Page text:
Not in the hands of boys but in their eyes
Shall shine the holy glimmers of good-byes.
The pallor of girls’ brows shall be their pall;
Their flowers the tenderness of patient minds,
And each slow dusk a drawing-down of blinds.

Wilfred Owen died in battle in 1918, aged 25, just a week before the armistice was signed. Another statistic.

9 Responses to “Statistics”

  1. […] Läs också Peter Coles synnerligen välskrivna betraktelse över betydelsen av Remembrance Day: Statistics […]

  2. Anton Garrett Says:

    Buxton is 30 minutes by car from the drab outer Manchester suburb where I grew up. It was a fashionable 18th century spa town and consequently has glorious Georgian architecture set amid the beauty and drama of the Peak District – a unique combination. In 1988 I saw a rather poor opera by Haydn there, soon after the opera house had been restored.

    Opinion continues to differ over sending our troops ‘over the top’ in World War I to face machine guns and be slaughtered. Plenty of officers led those charges and they were among the first to die, so it wasn’t a class thing. There was an obvious lack of imagination high up in the British army, which had spent the previous 50 years firing machine guns at people armed with spears, whereas France and Germany had fought the Franco-Prussian war with modern weaponry only a generation before. But I think a key factor is conscription. To British credit, we did not have compulsory conscription when the war started, whereas our enemy did – showing that we saw the State as serving the population rather than vice-versa. Our generals and politicians did not dare treat a volunteer army like “cattle” – they started doing that only after conscription was introduced in Britain.

    In fairness, the heavy packs our men carried over the top were minimum kit needed to take AND HOLD ON TO an enemy trench in the face of counter-attack. And the orders to march in formation against guns were because of chaos when free running had been tried. So: was it OK after all to send our men over the top?

    No, I don’t think so. The parallel sets of trenches, German and Franco-British, represented a stalemate that emerged as the consequence of a digging race – the inevitable response of men to machine guns in those circumstances. That race was itself inevitable after the first month of the war, once Germany’s ‘Schlieffen’ plan to blitzkrieg France (just) failed on the Marne. Those weeks are often forgotten today, but Winston churchill described the first month of hostilities as an “unparalleled human drama” and if you read Barbara Tuchman’s book “the Guns of August” about it then you won’t be able to put it down. Anyway, my view is that we should not have sent our men over the top in view of the casualty rates – we should have sought other ways to break the stalemate, even if it took longer.

    If you dobut this, go to the Somme and walk amid the neat mass graveyards placed about every mile along the smallest country lanes.

  3. You’re right that the army was composed of volunteers until 1917, but I think that probably heightened the impact of wartime losses on small towns like Buxton. So many men of such similar ages joined “friends” regiments that were often obliterated on a very short timescale.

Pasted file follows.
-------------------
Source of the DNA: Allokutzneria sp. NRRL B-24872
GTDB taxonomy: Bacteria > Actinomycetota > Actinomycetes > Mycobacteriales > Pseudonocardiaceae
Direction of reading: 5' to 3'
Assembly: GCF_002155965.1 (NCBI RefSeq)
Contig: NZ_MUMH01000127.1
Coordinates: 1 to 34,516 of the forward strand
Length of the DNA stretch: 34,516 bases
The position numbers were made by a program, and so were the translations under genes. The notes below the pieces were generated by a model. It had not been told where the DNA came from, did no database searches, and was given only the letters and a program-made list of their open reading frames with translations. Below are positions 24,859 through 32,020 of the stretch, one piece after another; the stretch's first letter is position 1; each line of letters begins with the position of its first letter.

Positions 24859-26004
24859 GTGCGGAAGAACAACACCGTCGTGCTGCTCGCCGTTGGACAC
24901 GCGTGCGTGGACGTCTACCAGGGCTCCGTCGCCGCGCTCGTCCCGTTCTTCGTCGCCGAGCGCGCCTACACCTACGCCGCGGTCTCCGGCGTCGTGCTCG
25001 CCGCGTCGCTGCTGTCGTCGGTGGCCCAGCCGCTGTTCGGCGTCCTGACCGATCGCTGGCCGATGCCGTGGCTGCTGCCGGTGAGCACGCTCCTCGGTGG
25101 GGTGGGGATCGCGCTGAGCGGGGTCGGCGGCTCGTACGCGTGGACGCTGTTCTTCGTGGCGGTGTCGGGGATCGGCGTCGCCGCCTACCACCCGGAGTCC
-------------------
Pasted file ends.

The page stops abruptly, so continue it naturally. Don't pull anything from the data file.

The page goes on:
I once read an article – I can’t remember where – about the curious belief that barbed wire could be cut by an artillery bombardment. Apparently there never was any evidence that this actually happened, and although the initial attacks on the Somme were preceded by an exceptionally heavy barrage the barbed wire was virtually intact on the morning of July 1st. To make matters worse the timing of the “over the top” was delayed giving the Germans plenty of time to return from their bunkers and man the machine gun positions, knowing full well that the weight of artillery shells indicated an imminent attack.

    You are right about the casualties. The shortest life-expectancy in World War I was not that of a private soldier, but of a platoon commander (usually a lieutenant). These were the first over the top, often armed only with a pistol. I think the casualty rate was much more age-dependent than class dependent, with the young getting by far the worst deal.

    Anyway, the losses incurred in set-piece battles like the Somme also tend to draw attention away from the generally attritional way that war was fought, many dying of illness and disease caused by the terrible living conditions in the trenches.

    I haven’t been to the Somme but I once went with a friend who is in a choir to Verdun, where he sang in a performance of Britten’s War Requiem not far from the Ossuary at Douaumont where the shattered and unidentifiable remains of at least 130,000 soldiers lie. The performance was very moving, even though I was later told that many of the choir found themselves completely choked with emotion and unable to sing.

    • One thing I forgot to say is that the author of the poem “In Flanders Fields”, the Canadian John McCrae, was an army doctor who served on the western front. He died in January 1918, of pneumonia.

  4. […] wrote about my reaction to the horror and futility of war about this time last year, so I’ll try not to repeat myself except to say that, to me, the poppy is not about […]

  5. […] approve. I’ve already said everything I think I need to on this in posts last year and the year before, so I won’t repeat myself at length […]

  6. […] Day. I’ve posted about my thoughts about this time of year before (see, for example, here and here). Rather than say it all again, therefore, I decided to post a poem by the greatest poet […]

  7. […] wrote about my reaction to the horror and futility of war some time ago, so I’ll try not to repeat myself except to say that, to me, the poppy is not about […]

  8. […] that the Sherwood Foresters were involved in the Battle of the Somme in 1916; I wrote about it here. Their script is very polished and an excellent ensemble cast keeps the show cracking along in […]

Leave a Reply

Fill in your details below or click an icon to log in: Logo

You are commenting using your account. Log Out /  Change )

Twitter picture

You are commenting using your Twitter account. Log Out /  Change )

Facebook photo

You are commenting using your Facebook account. Log Out /  Change )

Connecting to %s

%d bloggers like this: